Book Review: Almost Missed You by Jessica Strawser
Disclosure / Disclaimer: I received this ebook, free of charge,from St Martin's Press, via netgalley, for review purposes on this blog. No other compensation, monetary or in kind, has been received or implied for this post. Nor was I told how to post about it, all opinions are my own.
Since it's Valentine's Day, it only makes sense to have a love story!
Violet and Finn were “meant to be,” said everyone, always. They ended up together by the hands of fate aligning things just so. Three years into their marriage, they have a wonderful little boy, and as the three of them embark on their first vacation as a family, Violet can’t help thinking that she can’t believe her luck. Life is good.
So no one is more surprised than she when Finn leaves her at the beach—just packs up the hotel room and disappears. And takes their son with him. Violet is suddenly in her own worst nightmare, and faced with the knowledge that the man she’s shared her life with, she never really knew at all.
Caitlin and Finn have been best friends since way back when, but when Finn shows up on Caitlin’s doorstep with the son he’s wanted for kidnapping, demands that she hide them from the authorities, and threatens to reveal a secret that could destroy her own family if she doesn’t, Caitlin faces an impossible choice.
Told through alternating viewpoints of Violet, Finn and Caitlin, Almost Missed You is a powerful story of a mother’s love, a husband’s betrayal, connections that maybe should have been missed, secrets that perhaps shouldn’t have been kept, and spaces between what’s meant to be and what might have been.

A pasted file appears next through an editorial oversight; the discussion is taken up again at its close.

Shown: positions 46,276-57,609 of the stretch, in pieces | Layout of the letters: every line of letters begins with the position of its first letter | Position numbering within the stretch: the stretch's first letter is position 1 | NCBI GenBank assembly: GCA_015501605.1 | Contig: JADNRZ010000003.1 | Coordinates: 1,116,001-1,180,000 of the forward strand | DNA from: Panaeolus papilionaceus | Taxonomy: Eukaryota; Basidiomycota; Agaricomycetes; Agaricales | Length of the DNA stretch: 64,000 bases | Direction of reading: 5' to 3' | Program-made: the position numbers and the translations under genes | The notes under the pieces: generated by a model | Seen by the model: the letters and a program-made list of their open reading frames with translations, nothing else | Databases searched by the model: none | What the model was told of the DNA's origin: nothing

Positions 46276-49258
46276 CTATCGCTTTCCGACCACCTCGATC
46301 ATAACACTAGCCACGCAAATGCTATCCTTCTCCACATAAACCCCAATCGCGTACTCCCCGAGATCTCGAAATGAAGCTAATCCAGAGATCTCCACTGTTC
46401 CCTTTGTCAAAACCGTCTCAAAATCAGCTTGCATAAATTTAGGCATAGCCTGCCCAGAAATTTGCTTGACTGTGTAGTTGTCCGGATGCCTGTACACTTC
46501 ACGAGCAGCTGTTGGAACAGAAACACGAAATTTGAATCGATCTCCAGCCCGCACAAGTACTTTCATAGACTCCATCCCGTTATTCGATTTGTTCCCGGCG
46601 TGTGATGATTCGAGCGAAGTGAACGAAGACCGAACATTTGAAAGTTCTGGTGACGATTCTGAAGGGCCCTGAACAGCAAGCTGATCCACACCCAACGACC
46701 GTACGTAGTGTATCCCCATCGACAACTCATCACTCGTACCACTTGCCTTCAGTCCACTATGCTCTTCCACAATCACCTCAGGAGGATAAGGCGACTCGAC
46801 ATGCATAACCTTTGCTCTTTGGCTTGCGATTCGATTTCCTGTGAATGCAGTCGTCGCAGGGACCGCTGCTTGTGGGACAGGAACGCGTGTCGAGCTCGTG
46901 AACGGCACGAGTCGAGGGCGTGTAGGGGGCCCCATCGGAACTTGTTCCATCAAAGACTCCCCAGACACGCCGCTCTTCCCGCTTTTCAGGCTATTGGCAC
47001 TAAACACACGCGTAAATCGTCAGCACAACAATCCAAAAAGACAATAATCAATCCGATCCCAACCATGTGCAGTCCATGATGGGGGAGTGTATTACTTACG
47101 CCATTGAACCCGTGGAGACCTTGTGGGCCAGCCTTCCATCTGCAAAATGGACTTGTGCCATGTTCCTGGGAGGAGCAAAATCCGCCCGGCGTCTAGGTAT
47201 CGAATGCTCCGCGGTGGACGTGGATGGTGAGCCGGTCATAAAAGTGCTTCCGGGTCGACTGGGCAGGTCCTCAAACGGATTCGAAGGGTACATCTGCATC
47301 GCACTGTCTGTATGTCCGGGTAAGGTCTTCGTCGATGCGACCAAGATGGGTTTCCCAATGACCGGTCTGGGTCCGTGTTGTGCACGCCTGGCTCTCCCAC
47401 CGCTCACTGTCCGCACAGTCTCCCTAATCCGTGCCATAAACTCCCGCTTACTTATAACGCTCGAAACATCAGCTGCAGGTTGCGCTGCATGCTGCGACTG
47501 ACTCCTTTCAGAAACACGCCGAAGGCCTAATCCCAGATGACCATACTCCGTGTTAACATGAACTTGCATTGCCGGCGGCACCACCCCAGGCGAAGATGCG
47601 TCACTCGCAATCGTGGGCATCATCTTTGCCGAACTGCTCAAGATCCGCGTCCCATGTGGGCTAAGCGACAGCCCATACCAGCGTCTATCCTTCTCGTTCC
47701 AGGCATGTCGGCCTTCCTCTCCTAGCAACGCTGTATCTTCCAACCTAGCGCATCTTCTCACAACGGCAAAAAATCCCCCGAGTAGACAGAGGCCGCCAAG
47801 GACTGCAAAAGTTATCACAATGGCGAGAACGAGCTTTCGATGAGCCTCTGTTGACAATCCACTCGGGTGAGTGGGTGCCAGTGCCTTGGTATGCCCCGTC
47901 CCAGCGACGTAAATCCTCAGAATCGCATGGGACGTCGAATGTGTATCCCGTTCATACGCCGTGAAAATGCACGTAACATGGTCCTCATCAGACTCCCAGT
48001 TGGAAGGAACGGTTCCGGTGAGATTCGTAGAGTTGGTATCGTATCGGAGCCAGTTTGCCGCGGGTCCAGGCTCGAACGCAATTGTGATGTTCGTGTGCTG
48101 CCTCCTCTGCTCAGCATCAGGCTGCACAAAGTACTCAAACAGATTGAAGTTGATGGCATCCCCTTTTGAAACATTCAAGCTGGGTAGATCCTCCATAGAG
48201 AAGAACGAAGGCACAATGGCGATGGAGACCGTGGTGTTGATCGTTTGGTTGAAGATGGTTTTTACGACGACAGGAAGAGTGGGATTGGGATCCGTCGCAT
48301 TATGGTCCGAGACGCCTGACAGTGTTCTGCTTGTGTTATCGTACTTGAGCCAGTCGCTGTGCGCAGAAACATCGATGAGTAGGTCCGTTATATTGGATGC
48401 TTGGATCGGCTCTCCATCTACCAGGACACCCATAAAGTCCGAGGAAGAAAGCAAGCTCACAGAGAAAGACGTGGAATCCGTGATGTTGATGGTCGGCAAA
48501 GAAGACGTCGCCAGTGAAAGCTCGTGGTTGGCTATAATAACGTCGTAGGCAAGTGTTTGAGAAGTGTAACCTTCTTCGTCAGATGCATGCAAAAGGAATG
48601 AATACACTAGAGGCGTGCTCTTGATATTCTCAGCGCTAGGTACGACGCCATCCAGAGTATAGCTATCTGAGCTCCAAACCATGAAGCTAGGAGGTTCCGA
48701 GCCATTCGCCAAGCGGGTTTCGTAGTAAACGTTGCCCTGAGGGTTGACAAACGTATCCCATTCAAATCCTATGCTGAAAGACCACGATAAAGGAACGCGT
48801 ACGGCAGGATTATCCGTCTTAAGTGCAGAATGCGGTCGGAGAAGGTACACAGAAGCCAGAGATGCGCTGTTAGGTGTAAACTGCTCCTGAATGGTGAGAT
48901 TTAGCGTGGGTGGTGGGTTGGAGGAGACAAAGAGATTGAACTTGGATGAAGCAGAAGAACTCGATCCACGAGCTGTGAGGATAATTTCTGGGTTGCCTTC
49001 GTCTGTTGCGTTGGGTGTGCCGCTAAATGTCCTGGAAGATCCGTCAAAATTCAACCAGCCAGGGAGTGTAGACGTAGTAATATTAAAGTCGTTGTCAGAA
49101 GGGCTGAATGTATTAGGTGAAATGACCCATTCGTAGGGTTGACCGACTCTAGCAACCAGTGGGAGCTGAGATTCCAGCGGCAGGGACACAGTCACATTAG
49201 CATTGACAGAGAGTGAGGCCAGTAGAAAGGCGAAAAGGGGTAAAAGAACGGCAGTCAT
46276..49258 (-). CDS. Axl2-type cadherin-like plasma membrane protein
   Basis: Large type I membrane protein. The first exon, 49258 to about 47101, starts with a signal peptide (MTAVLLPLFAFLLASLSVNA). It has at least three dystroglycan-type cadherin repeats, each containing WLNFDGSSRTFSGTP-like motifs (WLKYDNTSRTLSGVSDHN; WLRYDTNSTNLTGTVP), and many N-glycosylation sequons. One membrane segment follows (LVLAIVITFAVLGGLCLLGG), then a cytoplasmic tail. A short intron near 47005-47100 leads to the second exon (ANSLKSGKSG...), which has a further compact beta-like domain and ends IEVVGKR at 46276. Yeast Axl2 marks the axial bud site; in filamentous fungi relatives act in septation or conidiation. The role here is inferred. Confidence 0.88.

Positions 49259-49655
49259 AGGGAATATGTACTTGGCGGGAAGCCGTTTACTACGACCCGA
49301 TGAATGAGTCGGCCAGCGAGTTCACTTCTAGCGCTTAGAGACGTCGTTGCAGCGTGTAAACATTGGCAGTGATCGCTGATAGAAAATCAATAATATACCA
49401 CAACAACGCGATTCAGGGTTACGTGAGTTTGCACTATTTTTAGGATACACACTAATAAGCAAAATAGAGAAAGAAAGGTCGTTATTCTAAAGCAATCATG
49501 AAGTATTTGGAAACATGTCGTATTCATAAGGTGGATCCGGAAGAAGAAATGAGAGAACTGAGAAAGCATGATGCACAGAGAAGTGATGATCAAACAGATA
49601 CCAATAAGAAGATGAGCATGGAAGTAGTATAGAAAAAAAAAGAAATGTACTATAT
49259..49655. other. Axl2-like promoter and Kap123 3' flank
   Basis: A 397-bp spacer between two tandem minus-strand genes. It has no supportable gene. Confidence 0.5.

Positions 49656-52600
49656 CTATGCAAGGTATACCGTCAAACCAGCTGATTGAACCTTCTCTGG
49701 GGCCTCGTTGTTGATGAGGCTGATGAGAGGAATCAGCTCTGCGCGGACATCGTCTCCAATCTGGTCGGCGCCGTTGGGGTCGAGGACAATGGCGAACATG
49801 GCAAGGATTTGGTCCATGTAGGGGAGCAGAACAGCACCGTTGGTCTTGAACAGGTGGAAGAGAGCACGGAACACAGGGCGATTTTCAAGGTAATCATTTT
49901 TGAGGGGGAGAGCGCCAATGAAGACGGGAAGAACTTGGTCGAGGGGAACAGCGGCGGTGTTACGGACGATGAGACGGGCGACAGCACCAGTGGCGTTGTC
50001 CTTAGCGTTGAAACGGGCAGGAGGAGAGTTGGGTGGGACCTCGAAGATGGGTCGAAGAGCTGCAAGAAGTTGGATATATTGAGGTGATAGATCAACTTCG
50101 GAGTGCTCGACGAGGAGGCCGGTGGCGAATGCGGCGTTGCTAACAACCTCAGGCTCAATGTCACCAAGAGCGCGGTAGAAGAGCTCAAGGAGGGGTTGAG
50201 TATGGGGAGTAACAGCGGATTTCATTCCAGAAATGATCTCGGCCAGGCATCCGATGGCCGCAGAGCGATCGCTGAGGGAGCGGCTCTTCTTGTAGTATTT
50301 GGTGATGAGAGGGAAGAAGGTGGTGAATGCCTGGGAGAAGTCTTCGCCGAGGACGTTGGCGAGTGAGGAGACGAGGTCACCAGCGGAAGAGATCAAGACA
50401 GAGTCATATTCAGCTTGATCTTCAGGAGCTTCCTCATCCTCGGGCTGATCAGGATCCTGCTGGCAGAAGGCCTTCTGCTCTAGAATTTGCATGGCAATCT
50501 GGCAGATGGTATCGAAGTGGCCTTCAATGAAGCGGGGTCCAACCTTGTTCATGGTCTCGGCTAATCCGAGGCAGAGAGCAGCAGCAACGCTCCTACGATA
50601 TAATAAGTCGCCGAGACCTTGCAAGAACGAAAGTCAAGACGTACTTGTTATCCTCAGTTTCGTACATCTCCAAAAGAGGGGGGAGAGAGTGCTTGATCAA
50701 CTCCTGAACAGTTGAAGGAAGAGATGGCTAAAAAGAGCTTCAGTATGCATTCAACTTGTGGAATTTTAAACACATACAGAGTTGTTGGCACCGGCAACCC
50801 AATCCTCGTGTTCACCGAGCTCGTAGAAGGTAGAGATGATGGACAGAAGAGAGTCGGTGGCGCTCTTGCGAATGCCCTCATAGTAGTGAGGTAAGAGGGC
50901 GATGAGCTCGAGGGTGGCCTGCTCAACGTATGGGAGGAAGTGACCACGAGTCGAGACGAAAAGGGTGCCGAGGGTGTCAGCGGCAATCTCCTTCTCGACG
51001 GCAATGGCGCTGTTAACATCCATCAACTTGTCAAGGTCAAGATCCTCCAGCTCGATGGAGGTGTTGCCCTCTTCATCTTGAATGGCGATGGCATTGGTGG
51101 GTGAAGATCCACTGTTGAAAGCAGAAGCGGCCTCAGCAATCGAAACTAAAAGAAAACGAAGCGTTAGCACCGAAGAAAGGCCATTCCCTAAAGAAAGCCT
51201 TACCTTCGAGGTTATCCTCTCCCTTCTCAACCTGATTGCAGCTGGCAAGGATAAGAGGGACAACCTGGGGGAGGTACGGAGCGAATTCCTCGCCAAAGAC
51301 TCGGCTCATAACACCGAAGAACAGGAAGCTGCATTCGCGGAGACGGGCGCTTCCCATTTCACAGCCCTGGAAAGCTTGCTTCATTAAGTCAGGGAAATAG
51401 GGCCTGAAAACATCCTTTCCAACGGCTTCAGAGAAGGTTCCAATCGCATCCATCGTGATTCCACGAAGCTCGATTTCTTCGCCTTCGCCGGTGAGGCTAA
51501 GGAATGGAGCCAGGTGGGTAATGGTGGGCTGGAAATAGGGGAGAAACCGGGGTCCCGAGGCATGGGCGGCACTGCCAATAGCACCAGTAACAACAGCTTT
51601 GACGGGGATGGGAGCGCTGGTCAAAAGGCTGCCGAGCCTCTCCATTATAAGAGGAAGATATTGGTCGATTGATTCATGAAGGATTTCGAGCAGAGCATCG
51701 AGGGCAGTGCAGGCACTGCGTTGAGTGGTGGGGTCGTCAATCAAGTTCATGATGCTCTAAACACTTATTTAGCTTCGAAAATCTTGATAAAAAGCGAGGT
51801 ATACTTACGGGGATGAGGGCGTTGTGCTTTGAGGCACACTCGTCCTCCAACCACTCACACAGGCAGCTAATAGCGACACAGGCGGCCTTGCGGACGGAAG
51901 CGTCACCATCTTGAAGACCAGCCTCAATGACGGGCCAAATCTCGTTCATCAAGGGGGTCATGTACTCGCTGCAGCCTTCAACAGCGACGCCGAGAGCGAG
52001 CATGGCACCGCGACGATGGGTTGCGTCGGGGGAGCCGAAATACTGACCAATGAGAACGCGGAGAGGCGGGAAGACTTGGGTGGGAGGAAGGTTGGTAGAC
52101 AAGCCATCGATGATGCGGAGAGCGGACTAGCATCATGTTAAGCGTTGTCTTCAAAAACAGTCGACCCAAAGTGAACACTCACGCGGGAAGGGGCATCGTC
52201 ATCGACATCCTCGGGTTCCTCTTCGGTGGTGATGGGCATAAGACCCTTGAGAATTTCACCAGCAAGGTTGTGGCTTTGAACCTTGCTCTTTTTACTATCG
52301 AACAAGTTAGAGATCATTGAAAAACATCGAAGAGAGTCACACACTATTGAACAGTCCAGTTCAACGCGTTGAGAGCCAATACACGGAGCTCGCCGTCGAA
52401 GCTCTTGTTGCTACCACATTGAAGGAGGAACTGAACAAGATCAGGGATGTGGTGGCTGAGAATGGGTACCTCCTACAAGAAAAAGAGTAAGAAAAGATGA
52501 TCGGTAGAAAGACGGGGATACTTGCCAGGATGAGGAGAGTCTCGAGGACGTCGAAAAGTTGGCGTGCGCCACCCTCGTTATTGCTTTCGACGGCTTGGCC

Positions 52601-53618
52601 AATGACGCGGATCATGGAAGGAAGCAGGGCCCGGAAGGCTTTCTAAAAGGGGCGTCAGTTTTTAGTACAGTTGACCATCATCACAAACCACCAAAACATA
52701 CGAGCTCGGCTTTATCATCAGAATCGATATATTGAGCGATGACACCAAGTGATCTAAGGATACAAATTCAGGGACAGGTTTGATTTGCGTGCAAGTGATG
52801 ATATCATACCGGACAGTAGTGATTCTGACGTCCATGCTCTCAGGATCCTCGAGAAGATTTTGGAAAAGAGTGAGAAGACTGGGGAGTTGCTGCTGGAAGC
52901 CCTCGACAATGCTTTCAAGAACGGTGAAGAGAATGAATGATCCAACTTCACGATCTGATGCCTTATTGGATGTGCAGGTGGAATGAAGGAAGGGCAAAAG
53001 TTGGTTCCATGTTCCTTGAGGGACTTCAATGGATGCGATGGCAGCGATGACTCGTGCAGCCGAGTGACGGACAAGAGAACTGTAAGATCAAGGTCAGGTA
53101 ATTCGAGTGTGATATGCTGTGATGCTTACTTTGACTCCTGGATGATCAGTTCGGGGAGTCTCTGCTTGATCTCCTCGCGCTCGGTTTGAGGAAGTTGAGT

I have to admit, I hated Finn from the beginning of the book, and my attitude never really changed. Caitlin and Violet are the heart and soul of the book. How Finn touches their lives, and honestly, screws them up, is at the heart of the book. Finn was just too much of an egotistical character for me to like. No matter what happens, he always takes the path best for him. For example, he never truly takes into account the needs of his young child, just HIS wants and emotions. Having seen how parental kidnapping can affect young children, it was hard to rationalize this part of the story away, and find an excuse for Finn. In real life, there wouldn't be one.
While the book is meant to be a different type of love story, I found myself hating the ending, even as I understood why Jessica ended it that way. It is an honest look at human nature, and the need to conceal to protect, and how that ultimately tears apart relationships. It's not a bad read, but just not for everyone.
About the Author:
By day, Jessica Strawser is the Editorial Director of Writer’s Digest magazine, North America’s leading publication for aspiring and working writers since 1920. By night, she is a fiction writer with a debut novel, and, by the minute, she is a proud wife and mom to two super sweet and super young kids in Cincinnati, Ohio.
Her diverse career in the publishing industry spans more than 15 years and includes stints in book editing, marketing and public relations, and freelance writing and editing. A Pittsburgh native and “Outstanding Senior” graduate of Ohio University’s E.W. Scripps School of Journalism, she counts her New York Times Modern Love essay and her Writer’s Digest cover interviews with such luminaries as Alice Walker, Anne Tyler and David Sedaris among her career highlights.
She blogs at the WritersDigest.com “There Are No Rules” blog and elsewhere, enjoys connecting on Facebook and speaks at writing conferences and events that are kind enough to invite her.